Despite racial tension, East Baltimore areas can blossom...

LETTERS TO THE EDITOR

March 14, 2000

Despite racial tension, East Baltimore areas can blossom together

Jeff Powley's assessment of how I view Washington Hill residents was wrong on the facts ("Hopkins wants to rid area of its poor neighbors," letters, Feb. 26).

I have never said that Washington Hill residents do not want my constituents because they are poor and black. In fact, I know of at least 70 Washington Hill residents who want us there; they told me in a petition they've signed.

To imply that I accused all Washington Hill residents of discrimination is wrong. I believe that most of Washington Hill residents are good folks who care about their community.

It's some of its leaders who are using terms like "them" and "they" and are posing questions to the city housing authority that suggest it was OK for us to build on their back door, but now that we will build on their front door (40 yards across Fayette Street) they have a problem.

If these statements are not at least colored with racial overtones, I do not know what statements are.

As far as Johns Hopkins is concerned, I cannot speak for how other poor people have been treated. What I do know is that Hopkins offered to be our partner on the original Broadway site long before anyone knew that the Church Home site would become available.

Washington Hill is a beautiful community and Broadway residents are beautiful people. It will be great if we can work together to make Washington Hill better yet, with gorgeous homes and people's lives blossoming in harmony.

It can happen. I am optimistic.

Harry N. Karas, Baltimore

The writer is president of the Broadway Homes Resident Cooperative.

Racist assumptions can take many forms

In her recent column, Odeana Neal makes several points a reasonable person would have trouble objecting to: That racial assumptions can be harmful and that every reasonable effort must be made to assure justice is done, regardless of race. ("When assumptions color thinking on young offenders" Opinion Commentary, March 6).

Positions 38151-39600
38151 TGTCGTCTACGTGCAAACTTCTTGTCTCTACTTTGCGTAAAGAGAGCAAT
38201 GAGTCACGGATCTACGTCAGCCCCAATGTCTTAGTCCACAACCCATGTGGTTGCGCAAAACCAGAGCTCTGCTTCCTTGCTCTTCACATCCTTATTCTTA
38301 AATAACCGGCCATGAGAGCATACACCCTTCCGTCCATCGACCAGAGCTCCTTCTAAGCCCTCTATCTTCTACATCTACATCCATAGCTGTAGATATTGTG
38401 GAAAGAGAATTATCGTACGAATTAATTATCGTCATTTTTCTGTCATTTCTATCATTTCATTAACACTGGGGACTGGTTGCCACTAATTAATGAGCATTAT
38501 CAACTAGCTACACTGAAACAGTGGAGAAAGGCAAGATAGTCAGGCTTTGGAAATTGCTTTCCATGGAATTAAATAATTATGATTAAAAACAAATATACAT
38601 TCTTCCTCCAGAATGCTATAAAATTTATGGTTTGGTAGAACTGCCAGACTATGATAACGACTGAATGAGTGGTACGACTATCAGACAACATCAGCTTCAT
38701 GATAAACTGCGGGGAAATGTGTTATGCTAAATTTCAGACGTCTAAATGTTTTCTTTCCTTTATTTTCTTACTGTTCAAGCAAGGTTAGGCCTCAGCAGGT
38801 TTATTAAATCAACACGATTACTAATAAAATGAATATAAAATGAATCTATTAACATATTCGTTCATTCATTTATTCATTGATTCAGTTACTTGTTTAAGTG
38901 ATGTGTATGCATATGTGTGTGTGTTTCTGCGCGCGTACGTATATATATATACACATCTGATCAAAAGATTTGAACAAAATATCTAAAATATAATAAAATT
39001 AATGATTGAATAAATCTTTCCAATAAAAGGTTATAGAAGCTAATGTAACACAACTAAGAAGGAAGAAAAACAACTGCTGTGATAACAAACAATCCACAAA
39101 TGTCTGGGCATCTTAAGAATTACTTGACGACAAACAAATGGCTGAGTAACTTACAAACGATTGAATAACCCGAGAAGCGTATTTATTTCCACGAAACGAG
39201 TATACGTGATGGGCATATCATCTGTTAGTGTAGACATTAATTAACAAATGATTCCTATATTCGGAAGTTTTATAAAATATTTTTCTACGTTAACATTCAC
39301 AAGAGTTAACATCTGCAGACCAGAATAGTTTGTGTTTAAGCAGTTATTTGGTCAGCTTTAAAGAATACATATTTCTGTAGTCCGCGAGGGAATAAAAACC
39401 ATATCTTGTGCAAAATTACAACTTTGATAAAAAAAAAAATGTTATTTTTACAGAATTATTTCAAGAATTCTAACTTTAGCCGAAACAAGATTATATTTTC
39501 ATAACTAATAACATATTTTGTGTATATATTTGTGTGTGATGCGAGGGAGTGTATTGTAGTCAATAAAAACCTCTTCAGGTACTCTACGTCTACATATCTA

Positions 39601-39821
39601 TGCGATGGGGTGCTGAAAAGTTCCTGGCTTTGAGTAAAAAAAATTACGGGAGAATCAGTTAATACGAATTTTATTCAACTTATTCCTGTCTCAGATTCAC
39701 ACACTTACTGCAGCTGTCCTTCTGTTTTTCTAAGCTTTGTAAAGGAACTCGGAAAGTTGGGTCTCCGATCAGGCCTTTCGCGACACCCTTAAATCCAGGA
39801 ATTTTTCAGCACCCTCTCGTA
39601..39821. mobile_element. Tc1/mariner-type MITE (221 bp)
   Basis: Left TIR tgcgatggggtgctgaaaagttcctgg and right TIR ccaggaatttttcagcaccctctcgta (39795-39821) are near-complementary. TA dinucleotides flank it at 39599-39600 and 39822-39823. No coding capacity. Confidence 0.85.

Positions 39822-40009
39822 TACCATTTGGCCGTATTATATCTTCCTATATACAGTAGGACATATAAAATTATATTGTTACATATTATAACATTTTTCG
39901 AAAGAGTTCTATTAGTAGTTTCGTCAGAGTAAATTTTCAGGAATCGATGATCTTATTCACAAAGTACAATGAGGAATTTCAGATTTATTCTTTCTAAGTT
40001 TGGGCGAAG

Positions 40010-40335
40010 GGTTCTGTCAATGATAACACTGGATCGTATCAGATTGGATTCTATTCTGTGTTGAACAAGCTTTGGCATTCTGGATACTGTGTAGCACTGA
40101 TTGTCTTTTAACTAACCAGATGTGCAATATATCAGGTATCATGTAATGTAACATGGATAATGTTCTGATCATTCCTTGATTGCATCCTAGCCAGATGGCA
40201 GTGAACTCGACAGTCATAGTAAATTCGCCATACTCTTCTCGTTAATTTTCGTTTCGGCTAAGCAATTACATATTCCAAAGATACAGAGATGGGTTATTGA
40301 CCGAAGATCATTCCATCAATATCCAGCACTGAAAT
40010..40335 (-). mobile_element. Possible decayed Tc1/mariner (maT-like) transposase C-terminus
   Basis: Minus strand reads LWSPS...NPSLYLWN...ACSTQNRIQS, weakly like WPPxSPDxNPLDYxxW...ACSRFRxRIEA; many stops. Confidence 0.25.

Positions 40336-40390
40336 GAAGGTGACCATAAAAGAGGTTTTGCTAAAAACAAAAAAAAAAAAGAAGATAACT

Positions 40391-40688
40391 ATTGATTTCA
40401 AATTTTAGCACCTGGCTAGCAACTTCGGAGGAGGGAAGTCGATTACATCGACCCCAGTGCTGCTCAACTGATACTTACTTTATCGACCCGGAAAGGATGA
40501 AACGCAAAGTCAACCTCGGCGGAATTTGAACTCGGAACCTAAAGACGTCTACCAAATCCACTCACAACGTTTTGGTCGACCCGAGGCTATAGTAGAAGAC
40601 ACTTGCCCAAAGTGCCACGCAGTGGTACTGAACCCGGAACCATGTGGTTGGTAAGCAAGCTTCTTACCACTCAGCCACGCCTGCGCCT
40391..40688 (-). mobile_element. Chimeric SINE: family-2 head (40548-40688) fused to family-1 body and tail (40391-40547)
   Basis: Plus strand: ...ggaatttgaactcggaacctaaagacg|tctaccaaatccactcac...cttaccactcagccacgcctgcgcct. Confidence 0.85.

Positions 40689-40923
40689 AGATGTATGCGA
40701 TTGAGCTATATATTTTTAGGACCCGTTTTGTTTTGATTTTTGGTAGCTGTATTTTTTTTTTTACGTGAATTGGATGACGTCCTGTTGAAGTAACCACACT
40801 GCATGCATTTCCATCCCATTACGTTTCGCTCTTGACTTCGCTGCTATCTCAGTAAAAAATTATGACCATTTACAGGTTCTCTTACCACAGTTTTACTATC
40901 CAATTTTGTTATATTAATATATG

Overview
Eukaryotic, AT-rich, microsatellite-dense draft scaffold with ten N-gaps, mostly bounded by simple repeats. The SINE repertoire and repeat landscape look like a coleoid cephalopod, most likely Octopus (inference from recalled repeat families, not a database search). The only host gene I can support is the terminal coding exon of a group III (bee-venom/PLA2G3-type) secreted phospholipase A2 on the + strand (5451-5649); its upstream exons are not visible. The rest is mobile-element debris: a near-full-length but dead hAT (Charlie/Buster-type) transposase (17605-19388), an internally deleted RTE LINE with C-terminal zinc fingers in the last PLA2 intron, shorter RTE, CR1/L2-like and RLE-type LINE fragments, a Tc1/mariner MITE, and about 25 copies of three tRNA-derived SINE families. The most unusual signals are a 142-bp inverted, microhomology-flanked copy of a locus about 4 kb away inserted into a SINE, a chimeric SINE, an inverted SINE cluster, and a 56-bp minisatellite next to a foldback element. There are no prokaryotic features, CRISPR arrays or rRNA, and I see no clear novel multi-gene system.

However, I was most troubled by one assumption of hers. She related a story of a student who thought a young boy who had mimicked a crack dealer should be disciplined by the juvenile courts.

Ms. Neal stated "although I may be mistaken, I believe that my student thought Timothy [the boy] was African-American" and suggested this accounted for her student's views .

While Ms. Neal may have concrete reasons to believe this, those reasons were certainly not recounted in the column.

It appeared to this reader that Ms. Neal was guilty of making an unfair assumption based on a preconceived notion. Isn't that just what she claims the student did?

Before we assume a person is basing his or her decisions on race, we should have concrete evidence.

Otherwise, the civil rights movement becomes nothing more than a weapon to wield when an agenda is threatened.

Race relations in this country have been stunted by unfair treatment of others based on race.

This applies to all forms of unfair treatment, regardless of race.

Donald S. Smith, Baltimore

I found the column "When assumptions color thinking on young offenders" (March 6) very interesting.

Several years ago, I was mugged outside a public library. When telling my story to various people, many people asked me, "Was he [the mugger] black?"

They assumed that to be a mugger, the offender had to be black. What also really bothered me was that this was the first question they asked me, before they asked if I was alright.

I had the pleasure of telling them that he wasn't black, he was a blue-eyed, blonde-haired middle-class boy who wasn't from a broken home.

Elizabeth Fletcher, Glen Burnie

Column was a reminder to thank those who protect us I'm very glad I read Ann Landers' column "Explaining emotional toll of 911 operators" (March 6). The letter from Charles Cuddy, an emergency communication technician at a Baltimore County 911 center, was a wake-up call.

We need to say thank you every day to 911 workers, police and fire departments. We take too much for granted from these life-saving forces.

Joan Weiskittel Denny, Lutherville

Cable-based Internet access: A question of consumer rights

The Sun's article on open access to the Internet missed the point -- and the lines ("The lines are drawn in battle over cable," March 6).

The article portrayed the issue as one between cable companies, phone companies and Internet Service Providers. But it's really about consumers, and their right to choose their Internet service.

Consumers have for years been victims of cable companies expensive and poor quality service. The lack of competition for cable service has fostered a system where consumers have no choice in content, poor service and increasing prices.

We should not expand this corporate monopoly to the Internet.

Randolph N. Blair, Baltimore

I was disappointed to see The Sun's characterization of cable access to Internet service as a battle between big companies vying for control of dollars and customers.

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